‘Tino’ does quick in-and-out
MANILA, Philippines—Although Typhoon “Tino” was hardly felt, its expected exit from the country’s area of responsibility on Tuesday morning is bound to bring a sense of relief to most people who have yet to recover from last weekend’s Typhoon “Santi.”
The Philippine Atmospheric, Geophysical and Astronomical Services Administration (Pagasa) on Monday said Tino (international name: “Wipha”) was hardly felt in the country because of its distance and its north-northwest track toward the southern islands of Japan.
Forecaster Joey Figuracion said that as of 4 p.m. Monday, Tino was estimated at 1,190 kilometers northeast of Basco, Batanes, with maximum sustained winds of 160 kilometers per hour near the center and gustiness of up to 195 kph. The typhoon was moving north-northwest at 20 kph.
The National Disaster Risk Reduction and Management Council had earlier said that Tino would bring heavy to intense rain, although it would not directly affect any part of the country.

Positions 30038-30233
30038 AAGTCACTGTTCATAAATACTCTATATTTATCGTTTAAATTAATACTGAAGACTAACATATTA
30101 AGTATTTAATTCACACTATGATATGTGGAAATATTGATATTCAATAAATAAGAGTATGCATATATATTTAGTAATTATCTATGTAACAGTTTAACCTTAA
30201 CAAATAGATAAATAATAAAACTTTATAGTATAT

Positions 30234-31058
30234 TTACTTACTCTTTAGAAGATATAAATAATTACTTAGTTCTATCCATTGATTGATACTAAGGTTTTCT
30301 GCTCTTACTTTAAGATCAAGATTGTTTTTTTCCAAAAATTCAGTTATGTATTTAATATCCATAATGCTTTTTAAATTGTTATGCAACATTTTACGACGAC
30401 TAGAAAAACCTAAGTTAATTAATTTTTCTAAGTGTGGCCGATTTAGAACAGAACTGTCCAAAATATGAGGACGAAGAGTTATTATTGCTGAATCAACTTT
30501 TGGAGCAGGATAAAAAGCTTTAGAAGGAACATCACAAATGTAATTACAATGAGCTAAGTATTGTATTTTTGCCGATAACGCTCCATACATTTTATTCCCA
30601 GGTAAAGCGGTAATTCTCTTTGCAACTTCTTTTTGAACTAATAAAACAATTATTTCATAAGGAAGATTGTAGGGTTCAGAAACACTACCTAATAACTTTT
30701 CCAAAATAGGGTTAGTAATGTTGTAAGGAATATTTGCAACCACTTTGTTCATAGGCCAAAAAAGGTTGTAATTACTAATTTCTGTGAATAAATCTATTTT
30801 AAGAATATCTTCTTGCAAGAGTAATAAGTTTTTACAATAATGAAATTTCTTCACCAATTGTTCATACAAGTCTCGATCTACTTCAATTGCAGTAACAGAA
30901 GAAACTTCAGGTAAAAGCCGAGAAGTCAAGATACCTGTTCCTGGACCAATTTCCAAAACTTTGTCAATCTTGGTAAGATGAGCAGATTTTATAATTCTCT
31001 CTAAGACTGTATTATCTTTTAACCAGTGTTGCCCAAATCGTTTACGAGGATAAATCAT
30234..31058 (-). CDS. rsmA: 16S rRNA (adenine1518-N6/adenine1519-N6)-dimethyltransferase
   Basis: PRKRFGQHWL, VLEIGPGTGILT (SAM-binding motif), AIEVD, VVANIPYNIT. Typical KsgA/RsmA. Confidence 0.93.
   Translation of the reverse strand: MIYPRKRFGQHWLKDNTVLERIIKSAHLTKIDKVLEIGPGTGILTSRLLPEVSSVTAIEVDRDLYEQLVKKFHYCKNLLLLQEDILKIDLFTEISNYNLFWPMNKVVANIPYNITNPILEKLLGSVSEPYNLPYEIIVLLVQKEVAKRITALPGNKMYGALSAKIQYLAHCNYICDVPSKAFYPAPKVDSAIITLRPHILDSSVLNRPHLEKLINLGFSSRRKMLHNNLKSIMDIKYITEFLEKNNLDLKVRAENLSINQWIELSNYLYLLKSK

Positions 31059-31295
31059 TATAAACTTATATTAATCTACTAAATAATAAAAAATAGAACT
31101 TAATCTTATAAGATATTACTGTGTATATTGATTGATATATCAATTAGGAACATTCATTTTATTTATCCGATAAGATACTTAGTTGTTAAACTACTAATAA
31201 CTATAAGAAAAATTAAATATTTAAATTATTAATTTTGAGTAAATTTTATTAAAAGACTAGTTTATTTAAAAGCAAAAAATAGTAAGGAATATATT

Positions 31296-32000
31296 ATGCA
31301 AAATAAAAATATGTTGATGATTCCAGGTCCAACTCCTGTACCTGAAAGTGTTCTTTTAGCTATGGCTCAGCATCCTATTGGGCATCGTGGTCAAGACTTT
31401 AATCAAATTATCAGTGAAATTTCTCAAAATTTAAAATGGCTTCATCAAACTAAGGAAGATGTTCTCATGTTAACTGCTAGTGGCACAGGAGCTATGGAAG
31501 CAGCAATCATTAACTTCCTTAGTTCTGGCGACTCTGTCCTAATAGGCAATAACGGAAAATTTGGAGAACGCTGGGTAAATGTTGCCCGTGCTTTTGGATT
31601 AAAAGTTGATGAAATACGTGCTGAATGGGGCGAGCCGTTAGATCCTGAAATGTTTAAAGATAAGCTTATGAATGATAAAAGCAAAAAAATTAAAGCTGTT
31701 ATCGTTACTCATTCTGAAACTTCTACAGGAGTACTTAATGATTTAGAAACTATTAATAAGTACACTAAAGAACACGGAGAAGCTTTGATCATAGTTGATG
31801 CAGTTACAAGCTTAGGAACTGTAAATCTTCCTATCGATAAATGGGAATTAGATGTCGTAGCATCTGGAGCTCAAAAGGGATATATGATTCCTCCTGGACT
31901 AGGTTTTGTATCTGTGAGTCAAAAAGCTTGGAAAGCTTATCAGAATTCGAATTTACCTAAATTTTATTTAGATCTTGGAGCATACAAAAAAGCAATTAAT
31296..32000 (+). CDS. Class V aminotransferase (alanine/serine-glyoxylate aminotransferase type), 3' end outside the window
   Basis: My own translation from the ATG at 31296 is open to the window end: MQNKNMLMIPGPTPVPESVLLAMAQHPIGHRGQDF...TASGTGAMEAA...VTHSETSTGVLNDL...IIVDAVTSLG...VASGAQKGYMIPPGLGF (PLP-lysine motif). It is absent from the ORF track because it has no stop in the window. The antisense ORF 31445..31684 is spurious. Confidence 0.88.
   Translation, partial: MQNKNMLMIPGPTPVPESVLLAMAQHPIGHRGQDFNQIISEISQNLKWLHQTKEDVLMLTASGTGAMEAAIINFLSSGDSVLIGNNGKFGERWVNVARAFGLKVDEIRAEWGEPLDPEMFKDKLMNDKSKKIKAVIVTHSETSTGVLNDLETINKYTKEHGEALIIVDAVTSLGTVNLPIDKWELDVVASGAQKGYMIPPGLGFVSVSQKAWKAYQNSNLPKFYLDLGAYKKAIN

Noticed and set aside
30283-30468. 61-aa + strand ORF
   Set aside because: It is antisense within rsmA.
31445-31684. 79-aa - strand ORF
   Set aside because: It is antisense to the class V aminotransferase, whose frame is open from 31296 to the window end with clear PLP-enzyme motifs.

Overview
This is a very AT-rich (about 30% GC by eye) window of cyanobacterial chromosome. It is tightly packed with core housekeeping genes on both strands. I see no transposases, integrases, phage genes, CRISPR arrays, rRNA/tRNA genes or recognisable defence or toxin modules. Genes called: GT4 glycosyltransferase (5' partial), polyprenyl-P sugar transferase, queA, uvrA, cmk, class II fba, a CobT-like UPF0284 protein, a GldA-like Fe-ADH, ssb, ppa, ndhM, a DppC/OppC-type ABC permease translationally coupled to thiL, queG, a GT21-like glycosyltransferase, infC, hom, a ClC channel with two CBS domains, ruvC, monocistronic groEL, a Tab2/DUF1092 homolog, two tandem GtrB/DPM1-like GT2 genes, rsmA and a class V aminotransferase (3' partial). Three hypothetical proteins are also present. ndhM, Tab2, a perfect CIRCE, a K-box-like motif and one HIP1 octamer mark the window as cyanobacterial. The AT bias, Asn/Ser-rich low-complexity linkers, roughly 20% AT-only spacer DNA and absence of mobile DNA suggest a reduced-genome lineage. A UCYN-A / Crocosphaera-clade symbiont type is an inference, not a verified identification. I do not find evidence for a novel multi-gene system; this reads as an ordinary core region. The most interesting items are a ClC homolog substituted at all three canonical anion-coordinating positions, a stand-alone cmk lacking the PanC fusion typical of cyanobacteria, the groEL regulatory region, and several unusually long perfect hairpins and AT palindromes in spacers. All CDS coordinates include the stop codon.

According to Figuracion, the tropical cyclone is anticipated to be 1,110 km northeast of Basco or 990 km east of northern Taiwan on Tuesday morning, well outside the Philippine area of responsibility.
The estimated amount of rainfall within the 1,000-km diameter of the typhoon will be heavy to intense at 7.5 millimeters per hour to 15 ml per hour, the forecaster said.
According to Pagasa, the whole country will experience partly cloudy to cloudy skies with isolated rain showers or thunderstorms Tuesday.—Jeannette I. Andrade
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